In the original trilogy, after: Unlike Chewbacca and C-3PO, R2-D2 being in the prequel trilogy doesn't bother me that much. No, there's no real REASON for him to be there, other than helping pilot starships around, but George Lucas claims that the saga is to some extent all seen through the eyes of Artoo, and I can accept that. Plus, unlike the prissy and annoying Threepio, Artoo is actually cool and cannot deliver shitty dialogue. However, giving him the power of flight out of nowhere is profoundly stupid, calling immediately into question why he rolls around Tatooine at 2 MPH in A New Hope and topples off Jabba's sail barge into the sand in Return of the Jedi. A continuity nightmare. -2

Mon Mothma

In the original trilogy, before: Mon Mothma is the leader of the Rebel Alliance, briefly seen before the final assault on Emperor Palpatine's fleet and the second Death Star. Many Bothans died to bring her this information.

In the prequel trilogy: Most people are probably unaware of Mon Mothma's role in the prequel trilogy, because Lucas decided to delete her scenes from the final cut (although YouTube can help), but Mon Mothma was a Senator who along with Padmé Amidala and Bail Organa quietly began the rebellion when Palpatine refused to give up his sweeping emergency powers after the end of the Clone Wars.

In the original trilogy, after: Unlike Darth Vader being a virgin birth and building C-3PO, Chewie being pals with Yoda, and R2-D2 flying, Mon Mothma starting the rebellion against the Galactic Empire actually makes total sense and logically informs her being the leader of the Alliance in the original trilogy era. Yeah! You go, Lucas! That's how you do it! Except, wait, you deleted her scenes. So close. +1


In the original trilogy, before: Yoda is a 900-year-old Jedi Master and badass little wizard who fills the role of Luke Skywalker's mentor in The Empire Strikes Back and briefly before dying from old age in Return of the Jedi. Despite only having about thirty minutes of total screentime, his diminutive stature, lifting of an X-Wing with only the Force, bizarre grammar, and the line "Do, or do not. There is no try" made him one of the most iconic characters of the trilogy, possibly behind only Vader himself.

In the prequel trilogy: In Episode I, Yoda is basically like we remember him, although the puppet that looked fitting in the dank, foggy swamps of Dagobah looks extremely bizarre and off-putting in the brightly-lit, pristine chamber of the Jedi Council. But you don't know what you have until it's gone, and in Episode II and III the wizened little Jedi Master we knew and loved as a puppet turns into a CGI frog leaping around with a lightsaber like Sonic the Hedgehog. Okay then. Palpatine defeats him in a lightsaber duel and so Yoda announces that he must go into exile for no particular reason, leaving behind a newborn Rebel Alliance that probably could have used his guidance and skills so he can go live in a swamp.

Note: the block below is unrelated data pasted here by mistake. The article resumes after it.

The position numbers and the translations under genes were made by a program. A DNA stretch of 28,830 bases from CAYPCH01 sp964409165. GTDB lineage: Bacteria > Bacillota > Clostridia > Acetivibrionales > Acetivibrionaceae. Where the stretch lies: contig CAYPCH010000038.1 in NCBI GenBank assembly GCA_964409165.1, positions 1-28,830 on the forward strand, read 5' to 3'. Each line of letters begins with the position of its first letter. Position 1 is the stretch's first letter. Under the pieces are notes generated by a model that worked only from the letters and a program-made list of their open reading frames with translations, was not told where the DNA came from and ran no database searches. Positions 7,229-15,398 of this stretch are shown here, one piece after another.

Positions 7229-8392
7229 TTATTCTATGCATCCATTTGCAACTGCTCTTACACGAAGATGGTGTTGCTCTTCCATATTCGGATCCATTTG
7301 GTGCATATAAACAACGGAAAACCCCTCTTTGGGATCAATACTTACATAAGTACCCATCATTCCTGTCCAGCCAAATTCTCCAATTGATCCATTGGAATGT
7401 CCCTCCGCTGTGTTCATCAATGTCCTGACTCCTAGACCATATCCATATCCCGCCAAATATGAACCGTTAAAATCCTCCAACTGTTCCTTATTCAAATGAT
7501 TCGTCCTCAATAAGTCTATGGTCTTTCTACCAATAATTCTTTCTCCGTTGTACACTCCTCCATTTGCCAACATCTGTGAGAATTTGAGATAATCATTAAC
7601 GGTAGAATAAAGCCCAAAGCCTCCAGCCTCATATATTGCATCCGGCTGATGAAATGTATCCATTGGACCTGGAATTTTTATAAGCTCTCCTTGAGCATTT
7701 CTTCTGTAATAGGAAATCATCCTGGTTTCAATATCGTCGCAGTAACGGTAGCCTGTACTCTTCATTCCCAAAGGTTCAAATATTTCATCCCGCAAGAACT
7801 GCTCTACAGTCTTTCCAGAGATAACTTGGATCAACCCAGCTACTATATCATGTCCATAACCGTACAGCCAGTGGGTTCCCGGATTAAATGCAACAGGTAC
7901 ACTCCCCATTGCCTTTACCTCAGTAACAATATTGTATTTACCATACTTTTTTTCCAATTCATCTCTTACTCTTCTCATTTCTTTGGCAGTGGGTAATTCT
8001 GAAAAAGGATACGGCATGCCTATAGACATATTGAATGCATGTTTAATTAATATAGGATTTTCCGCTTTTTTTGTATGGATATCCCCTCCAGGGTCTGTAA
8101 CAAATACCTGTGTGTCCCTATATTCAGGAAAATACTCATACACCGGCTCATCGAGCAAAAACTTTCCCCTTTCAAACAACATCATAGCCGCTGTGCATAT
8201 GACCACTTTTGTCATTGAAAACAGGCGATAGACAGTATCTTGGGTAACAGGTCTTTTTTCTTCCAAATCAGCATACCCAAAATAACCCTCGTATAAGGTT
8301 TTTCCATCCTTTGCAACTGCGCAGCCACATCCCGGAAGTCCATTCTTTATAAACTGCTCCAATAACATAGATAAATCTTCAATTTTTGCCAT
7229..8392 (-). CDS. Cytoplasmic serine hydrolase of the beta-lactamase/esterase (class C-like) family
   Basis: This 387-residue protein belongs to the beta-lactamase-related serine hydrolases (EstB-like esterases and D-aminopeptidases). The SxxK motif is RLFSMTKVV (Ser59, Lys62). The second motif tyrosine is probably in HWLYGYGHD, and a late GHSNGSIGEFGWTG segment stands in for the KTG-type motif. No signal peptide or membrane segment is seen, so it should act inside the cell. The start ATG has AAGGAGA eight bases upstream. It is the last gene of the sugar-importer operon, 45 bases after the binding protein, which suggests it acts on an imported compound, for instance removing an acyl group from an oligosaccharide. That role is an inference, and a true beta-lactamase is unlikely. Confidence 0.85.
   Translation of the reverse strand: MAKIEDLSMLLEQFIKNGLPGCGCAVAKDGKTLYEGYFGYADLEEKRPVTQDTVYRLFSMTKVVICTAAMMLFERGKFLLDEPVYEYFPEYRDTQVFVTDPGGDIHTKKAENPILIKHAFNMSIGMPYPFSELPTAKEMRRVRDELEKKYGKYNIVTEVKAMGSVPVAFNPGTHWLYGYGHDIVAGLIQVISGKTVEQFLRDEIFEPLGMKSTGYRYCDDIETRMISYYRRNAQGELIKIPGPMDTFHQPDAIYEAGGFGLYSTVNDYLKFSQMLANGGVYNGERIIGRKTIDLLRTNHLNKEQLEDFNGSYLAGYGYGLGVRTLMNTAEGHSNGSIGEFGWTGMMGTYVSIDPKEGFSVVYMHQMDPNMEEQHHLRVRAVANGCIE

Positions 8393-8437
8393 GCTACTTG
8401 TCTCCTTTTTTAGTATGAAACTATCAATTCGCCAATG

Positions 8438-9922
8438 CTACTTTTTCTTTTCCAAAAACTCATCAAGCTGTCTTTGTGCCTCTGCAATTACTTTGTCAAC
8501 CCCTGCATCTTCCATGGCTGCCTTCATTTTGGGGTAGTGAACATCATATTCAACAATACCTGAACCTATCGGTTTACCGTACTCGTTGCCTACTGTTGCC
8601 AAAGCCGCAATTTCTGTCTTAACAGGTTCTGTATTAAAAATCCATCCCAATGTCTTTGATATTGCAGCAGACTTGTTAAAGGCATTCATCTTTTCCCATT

He's also a little asshole: when Anakin comes to him for guidance and shares his private fears that someone close to him (Padmé, although he doesn't name specifics) will die in childbirth, Yoda tells him that the dead are not to be mourned because they are merely becoming one with the Force. "Mourn them do not. Miss them do not." Well gee, thanks, shithead. I just can't figure out why Anakin turned to the dark side.

In the original trilogy, after: Nothing about Yoda's prequel trilogy appearance contradicts anything about him in the original trilogy, everything checks out logically, but basically every moment he's onscreen makes you like and respect him a little bit less. In the end I wonder why he cares about the Rebel Alliance at all. After all, if all the rebels and all Alliance planets die, they're just becoming one with the Force, right? Mourn them do not. Miss them do not. -3

Boba Fett

In the original trilogy, before: Boba Fett is the badass and semi-mute bounty hunter who tracks down and captures Han Solo for Jabba the Hutt, helping Lord Vader set a trap for Luke Skywalker in the process. He dies a stupid death at the hands of a blind Han and a Sarlacc pit (yeah, I know, in the Expanded Universe he goes on to escape the Sarlacc and become an anti-hero, whatever), but he's still one of two villains to give Vader lip without getting Force choked. Even Emperor Palpatine was promptly killed when he cheesed off Vader, so that puts Boba in elite company.

In the prequel trilogy: Boba Fett is a little boy who giggles with pleasure whenever his father Jango does anything evil.

In the original trilogy, after: There was absolutely no reason for kid Boba Fett to appear in the prequel trilogy. It's stupid, it doesn't make any sense, I hate it, and it makes me hate Boba Fett. -5

Emperor Palpatine

In the original trilogy, before: The ultimate evil looming over the entire trilogy; a mad, cackling Sith Lord who rules over the galaxy with the iron fists of Death Stars, Star Destroyers, and the dark side of the Force - until Darth Vader chucks him into a chasm for trying to kill his son Luke Skywalker, that is. The scenes between Palpatine, Vader, and Luke are probably Return of the Jedi's finest, although the character has absolutely no arc or backstory whatsoever.

In the prequel trilogy: Palpatine lives a double life as a humble Senator from Naboo and Darth Sidious, a Sith Lord who commands the assassin Darth Maul and orchestrates the Separatist movement and the Clone Wars. In the guise of Senator Palpatine he engineers his election to Supreme Chancellor of the Galactic Republic, and by attacking his own Republic with terrorism and war as Darth Sidious, he allows the position of Chancellor to be granted more and more emergency powers, eventually suspending democracy and taking direct command over the army of clone troopers, i.e. Stormtroopers. He eventually seduces Anakin Skywalker to the dark side of the Force, frames Mace Windu for an assassination attempt on his life, puts out an execution order on all Jedi Knights, and declares himself ruler of the first Galactic Empire.